In 2003, GVEC hired Stonefield to audit the financial statements for six of its offerings. Stonefield issued ten audit reports for fiscal years 2003 through 2007. Mosier alleged that these reports fell below Generally Accepted Auditing Standards (“GAAS”) in a variety of ways. However, Stonefield's cardinal sin in Mosier's eyes was Stonefield's alleged failure sufficiently to warn investors that GVEC's management had not accurately reported the value of its assets in accordance with Generally Accepted Accounting Principles (“GAAP”). Mosier estimates that GVEC misstated the value of eighty to ninety percent of the assets in the financial statements.
Beginning with its March 2004 report, a wary Stonefield issued “qualified” opinions about their client's operations. “A qualified opinion states that, except for the effects of the matter(s) to which the qualification relates, the financial statements present fairly, in all material respects, the financial position, results of operations, and cash flows of the entity in conformity with generally accepted accounting principles.”1
Extending through the end of Stonefield's relationship with PEMGroup, each of Stonefield's audit reports expressed significant reservations about its client's improper method of assigning value to its assets and the unknown effects of those questionable practices on its financial statements. For example, Stonefield's “Independent Auditors' Report” dated March 4, 2005 says,
[T]he Company has valued certain investments (“Growth Special Assets”) at a method similar to an amortized cost basis, which basis values the investment at historical cost. Any potential unrealized gain resulting from these Growth Special Assets is then amortized on a straight-line basis over their estimated life. In our opinion, accounting principles generally accepted in the United States of America require that all investments be presented at fair value, and all corresponding changes in fair value between balance sheet dates be recorded to the statement of operations. The Company has elected to not disclose the exact nature of all of the special assets for confidentiality purposes, which is also a departure from accounting principles generally accepted in the United States of America. The effects on the financial statements of the preceding practice is not reasonably determinable.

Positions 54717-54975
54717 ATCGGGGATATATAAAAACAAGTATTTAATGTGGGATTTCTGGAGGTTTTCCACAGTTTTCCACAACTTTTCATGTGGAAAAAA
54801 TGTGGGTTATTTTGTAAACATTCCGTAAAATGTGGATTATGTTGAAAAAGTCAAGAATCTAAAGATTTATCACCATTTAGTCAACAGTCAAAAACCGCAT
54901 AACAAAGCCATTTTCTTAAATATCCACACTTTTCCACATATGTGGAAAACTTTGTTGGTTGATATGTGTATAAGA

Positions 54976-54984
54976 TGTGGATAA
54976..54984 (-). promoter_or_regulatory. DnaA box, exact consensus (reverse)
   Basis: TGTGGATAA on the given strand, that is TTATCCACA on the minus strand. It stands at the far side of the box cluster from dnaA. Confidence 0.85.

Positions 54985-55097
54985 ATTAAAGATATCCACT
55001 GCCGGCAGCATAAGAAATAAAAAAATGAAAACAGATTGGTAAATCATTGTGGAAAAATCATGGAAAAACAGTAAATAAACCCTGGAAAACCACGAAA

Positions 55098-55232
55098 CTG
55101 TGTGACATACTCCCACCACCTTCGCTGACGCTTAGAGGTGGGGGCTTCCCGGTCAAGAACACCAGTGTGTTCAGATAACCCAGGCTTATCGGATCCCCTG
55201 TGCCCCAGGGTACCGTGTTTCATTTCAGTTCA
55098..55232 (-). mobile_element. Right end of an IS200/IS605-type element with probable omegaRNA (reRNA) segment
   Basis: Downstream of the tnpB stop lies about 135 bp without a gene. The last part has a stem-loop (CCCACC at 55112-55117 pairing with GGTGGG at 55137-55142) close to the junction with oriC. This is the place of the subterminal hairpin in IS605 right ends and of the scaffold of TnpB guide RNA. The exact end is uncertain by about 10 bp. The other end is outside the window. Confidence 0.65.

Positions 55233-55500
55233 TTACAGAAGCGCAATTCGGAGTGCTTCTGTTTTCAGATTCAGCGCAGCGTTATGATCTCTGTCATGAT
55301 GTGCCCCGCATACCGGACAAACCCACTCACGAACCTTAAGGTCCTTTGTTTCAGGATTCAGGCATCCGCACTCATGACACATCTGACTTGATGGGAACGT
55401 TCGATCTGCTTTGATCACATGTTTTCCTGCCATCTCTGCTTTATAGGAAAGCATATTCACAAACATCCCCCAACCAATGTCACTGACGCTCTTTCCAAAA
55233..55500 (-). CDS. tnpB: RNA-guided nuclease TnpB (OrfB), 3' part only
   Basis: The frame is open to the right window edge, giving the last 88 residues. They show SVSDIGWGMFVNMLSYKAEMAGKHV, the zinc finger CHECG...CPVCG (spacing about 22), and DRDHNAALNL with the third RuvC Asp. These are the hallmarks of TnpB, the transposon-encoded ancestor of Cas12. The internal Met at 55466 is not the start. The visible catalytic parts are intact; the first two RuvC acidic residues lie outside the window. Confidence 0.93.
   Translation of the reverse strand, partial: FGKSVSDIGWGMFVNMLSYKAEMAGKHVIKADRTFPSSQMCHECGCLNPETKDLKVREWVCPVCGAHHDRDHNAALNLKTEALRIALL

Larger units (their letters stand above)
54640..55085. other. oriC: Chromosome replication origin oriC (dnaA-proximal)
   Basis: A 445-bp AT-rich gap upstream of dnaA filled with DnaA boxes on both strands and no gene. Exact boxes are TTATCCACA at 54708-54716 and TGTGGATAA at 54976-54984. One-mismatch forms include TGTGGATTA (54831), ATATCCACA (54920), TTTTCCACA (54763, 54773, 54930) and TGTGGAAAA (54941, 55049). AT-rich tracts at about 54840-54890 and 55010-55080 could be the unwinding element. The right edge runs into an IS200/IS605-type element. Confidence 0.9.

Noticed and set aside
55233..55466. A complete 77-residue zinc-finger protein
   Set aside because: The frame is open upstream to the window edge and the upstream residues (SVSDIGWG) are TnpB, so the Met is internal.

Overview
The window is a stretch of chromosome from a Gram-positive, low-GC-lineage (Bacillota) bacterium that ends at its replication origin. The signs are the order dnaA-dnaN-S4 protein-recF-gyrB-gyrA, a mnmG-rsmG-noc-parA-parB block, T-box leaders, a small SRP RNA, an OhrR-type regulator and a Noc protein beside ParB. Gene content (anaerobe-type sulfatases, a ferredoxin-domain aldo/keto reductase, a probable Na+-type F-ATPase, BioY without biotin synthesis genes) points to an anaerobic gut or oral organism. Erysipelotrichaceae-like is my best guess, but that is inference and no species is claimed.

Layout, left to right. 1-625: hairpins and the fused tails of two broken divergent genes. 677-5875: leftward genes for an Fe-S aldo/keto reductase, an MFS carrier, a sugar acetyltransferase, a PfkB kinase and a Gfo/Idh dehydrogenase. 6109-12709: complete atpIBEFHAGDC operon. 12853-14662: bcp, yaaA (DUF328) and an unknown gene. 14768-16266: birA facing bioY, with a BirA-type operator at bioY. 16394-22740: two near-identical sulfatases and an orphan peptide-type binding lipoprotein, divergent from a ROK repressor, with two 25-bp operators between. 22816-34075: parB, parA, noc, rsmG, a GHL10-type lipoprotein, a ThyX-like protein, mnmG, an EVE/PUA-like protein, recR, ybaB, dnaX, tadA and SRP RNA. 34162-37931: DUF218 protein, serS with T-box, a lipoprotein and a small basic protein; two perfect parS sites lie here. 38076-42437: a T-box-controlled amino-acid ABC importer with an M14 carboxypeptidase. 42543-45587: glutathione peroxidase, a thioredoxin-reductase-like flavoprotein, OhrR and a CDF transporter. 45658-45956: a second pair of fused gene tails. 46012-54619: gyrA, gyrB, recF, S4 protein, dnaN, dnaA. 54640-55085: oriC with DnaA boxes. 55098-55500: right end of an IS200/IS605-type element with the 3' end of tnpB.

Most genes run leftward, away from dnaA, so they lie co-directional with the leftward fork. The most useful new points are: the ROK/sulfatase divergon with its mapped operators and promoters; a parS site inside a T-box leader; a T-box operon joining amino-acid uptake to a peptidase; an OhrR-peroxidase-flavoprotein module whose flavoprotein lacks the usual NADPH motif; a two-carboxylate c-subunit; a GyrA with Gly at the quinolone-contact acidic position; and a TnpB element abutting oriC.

In a summary note to Stonefield's report, the misgivings continued:
The Company is recognizing unrealized gain resulting from the Growth Special Assets ․ on a straight-line basis method over the estimated life of the Growth Special Assets, which method is not in accordance with accounting principles generally accepted in the United States of America (“US GAAP”). US GAAP requires that all investments be presented at fair value, and all corresponding changes in fair value between balance sheet dates be recorded to the statement of operations. The effects on the financial statements of this non U.S. GAAP practice are not reasonably determinable.
In a letter dated April 18, 2008 addressed to “Board of Directors and Inventors Genesis Voyager Equity Corporation,” Stonefield warned that GVEC's
[r]ecording of the sale of Special Assets were not in accordance with accounting principles generally accepted in the United States of America. The Special Assets of the Portfolio were sold to an affiliated entity that shares the same advisor as [GVEC]. Furthermore the valuation for the sale price of the Special Assets could not be concluded to be Fair Market Value independently of management's internal valuation.